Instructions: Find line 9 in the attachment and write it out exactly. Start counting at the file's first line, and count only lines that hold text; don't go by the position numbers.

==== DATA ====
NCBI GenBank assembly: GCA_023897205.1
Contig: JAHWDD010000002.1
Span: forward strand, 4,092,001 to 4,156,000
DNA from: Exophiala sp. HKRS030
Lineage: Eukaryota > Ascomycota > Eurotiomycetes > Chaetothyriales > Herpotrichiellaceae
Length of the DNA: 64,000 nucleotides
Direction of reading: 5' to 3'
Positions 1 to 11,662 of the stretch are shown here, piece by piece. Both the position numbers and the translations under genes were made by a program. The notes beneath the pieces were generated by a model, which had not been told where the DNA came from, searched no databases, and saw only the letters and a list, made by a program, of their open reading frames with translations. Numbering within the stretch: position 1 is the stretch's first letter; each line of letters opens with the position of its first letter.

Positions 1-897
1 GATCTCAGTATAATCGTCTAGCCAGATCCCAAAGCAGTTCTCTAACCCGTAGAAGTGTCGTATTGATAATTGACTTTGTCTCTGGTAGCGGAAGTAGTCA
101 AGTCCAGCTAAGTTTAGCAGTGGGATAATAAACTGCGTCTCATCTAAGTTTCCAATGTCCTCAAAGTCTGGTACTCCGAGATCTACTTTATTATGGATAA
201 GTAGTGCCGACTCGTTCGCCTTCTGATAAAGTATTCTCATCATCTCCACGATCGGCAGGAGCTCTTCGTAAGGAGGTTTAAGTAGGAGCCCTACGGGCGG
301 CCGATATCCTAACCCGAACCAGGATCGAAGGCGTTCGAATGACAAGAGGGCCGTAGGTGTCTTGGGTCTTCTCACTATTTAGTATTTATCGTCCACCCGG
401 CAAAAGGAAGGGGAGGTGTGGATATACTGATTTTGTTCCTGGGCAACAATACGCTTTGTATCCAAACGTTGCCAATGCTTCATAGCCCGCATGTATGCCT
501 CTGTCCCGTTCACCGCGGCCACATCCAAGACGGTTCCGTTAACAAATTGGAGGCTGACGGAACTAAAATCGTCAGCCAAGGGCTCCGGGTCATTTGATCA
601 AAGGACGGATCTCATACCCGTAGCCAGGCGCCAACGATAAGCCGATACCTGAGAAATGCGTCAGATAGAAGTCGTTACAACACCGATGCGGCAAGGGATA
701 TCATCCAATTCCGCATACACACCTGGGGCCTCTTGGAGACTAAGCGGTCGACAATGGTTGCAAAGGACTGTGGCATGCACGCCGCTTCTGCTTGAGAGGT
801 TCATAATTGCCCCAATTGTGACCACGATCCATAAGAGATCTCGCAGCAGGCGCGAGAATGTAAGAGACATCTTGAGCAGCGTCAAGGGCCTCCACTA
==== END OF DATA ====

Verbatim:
Positions 1-897